State Pattern in Python

Learn to implement state pattern and finite state machines using Python.
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:writing_hand:t3: Brought to you by one of our Guest Authors crew: Giridhar Talla

What’s up Devs! How did you like this post? Please share any comments or feedback with us on this thread :speaking_head:

Nice article and beautiful example :slight_smile:

1 Like

Thanks! Glad you liked it!

perfect explanation of the pattern

The post was really helpful, thanks for the work!

There’s only one thing I didn’t understand, and it was the abc import and the abstractmethod decorator, but I’m trying to read up on them right now.

Sure! Let us know if you have any questions down the road!

This was a really nice post!

I think when talking about design patterns it is always to step back and see how to get the most out of the built-in language features. I’ve seen many times that design patterns written in Python look rather similar to Java code than traditional Python. This is not the case and I think it is amazing! I think it could be a good idea to use of Protocols instead of ABC for the State Class and maybe use dataclasses as well.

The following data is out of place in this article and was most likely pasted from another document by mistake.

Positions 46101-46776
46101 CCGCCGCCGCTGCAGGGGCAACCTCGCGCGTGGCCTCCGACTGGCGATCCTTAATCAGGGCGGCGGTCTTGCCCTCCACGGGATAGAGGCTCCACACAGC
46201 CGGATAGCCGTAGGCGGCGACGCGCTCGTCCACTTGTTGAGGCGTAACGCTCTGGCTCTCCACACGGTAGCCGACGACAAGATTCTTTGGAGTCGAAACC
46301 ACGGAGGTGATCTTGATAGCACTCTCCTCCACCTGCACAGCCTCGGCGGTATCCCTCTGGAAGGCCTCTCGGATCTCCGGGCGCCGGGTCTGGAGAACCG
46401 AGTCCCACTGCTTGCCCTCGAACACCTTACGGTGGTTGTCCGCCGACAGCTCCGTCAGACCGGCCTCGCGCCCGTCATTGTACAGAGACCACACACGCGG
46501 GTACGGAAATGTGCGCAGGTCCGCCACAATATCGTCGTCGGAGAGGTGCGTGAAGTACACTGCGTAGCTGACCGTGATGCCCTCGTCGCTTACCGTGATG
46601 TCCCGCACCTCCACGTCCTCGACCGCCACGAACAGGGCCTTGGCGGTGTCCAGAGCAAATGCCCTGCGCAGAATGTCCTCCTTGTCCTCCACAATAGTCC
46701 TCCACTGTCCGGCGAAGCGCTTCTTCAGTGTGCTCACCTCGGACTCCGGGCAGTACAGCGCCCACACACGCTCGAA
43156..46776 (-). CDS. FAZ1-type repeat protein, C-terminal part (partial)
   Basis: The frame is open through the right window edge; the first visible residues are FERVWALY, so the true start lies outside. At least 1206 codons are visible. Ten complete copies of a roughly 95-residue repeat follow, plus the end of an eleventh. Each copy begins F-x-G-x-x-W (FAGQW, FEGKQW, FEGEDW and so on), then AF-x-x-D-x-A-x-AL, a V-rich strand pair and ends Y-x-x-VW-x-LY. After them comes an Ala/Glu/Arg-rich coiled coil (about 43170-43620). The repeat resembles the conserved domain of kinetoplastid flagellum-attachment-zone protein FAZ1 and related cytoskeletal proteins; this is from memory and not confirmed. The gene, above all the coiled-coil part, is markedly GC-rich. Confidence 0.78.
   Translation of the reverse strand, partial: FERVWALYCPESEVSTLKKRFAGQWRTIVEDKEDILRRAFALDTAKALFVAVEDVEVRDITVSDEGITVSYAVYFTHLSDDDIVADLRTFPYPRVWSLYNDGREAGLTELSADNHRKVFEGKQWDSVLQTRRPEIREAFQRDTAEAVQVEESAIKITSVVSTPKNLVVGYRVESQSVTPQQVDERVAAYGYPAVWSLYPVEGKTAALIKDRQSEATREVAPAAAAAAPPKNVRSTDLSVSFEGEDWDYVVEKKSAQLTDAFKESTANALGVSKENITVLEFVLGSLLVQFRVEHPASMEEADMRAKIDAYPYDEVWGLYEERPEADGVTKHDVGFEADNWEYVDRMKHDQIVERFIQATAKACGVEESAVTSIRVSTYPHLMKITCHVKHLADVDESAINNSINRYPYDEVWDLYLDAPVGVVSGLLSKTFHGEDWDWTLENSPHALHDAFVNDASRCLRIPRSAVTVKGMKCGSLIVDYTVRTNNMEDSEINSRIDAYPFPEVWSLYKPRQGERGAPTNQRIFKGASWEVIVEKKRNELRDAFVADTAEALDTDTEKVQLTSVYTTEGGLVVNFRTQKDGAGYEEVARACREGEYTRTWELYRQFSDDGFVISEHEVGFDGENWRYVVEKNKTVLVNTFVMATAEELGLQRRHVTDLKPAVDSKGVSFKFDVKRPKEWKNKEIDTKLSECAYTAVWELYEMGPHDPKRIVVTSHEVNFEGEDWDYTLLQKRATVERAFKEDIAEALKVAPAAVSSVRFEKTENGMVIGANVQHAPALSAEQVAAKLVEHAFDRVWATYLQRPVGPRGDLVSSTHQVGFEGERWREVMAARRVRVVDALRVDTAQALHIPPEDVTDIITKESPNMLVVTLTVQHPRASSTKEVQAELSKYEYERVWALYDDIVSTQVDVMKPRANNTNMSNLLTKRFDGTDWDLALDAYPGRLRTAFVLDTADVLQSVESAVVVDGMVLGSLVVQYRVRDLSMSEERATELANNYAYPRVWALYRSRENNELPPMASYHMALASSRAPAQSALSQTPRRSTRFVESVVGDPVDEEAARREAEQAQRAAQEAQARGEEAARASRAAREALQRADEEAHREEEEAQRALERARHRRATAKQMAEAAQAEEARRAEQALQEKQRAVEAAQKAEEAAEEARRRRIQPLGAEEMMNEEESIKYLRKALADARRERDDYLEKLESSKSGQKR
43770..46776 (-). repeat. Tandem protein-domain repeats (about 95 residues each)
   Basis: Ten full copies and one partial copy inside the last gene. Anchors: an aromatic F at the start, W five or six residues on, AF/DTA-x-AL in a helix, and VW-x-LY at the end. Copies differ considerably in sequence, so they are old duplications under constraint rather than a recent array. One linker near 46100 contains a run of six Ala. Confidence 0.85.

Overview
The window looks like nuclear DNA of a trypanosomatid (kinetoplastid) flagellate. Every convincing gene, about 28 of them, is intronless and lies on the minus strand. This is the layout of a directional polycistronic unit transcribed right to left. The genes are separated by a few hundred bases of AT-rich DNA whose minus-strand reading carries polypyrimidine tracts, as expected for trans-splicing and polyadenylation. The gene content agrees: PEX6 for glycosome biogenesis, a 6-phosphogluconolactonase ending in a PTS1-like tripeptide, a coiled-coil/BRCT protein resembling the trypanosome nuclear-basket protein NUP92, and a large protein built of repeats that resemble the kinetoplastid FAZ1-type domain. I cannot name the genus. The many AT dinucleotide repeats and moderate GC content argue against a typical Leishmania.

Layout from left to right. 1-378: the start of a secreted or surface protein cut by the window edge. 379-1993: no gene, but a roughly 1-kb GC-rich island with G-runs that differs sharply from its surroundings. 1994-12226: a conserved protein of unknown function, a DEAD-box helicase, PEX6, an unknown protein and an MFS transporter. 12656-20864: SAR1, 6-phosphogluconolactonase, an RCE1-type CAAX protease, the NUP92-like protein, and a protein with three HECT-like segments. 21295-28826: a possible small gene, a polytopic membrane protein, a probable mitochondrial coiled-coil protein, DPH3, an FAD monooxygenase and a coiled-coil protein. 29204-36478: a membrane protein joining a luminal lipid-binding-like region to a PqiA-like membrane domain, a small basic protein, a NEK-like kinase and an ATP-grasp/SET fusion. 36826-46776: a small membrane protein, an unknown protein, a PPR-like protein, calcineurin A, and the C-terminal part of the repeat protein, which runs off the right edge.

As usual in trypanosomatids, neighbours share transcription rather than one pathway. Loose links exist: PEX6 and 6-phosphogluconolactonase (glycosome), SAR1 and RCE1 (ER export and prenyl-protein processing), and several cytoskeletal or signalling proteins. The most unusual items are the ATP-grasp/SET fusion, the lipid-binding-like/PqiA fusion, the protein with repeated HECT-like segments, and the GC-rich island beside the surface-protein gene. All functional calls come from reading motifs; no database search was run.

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Thanks for the input @ELC !

Instead of storing the Context as a variable in the States, requiring an extra step in set_state() (and making the state unnecessarily mutable), you can simply pass Context into the States’ doSomething() calls. Or, if there’s nothing to glean from Context, you can skip passing it in by having the States’ doSomething() methods return the new state instead instead of setting it on the Context.

i.e.

class Context:
def init(self, starting_state):
self._state = starting_state

def doSomething(self):
    self._state = self._state.doSomething()

class StateOne:
def doSomething(self):
return StateTwo()

class StateTwo:
def doSomething(self):
return StateOne()

And, if the State types are truly stateless and immutable, you can make cached versions of them.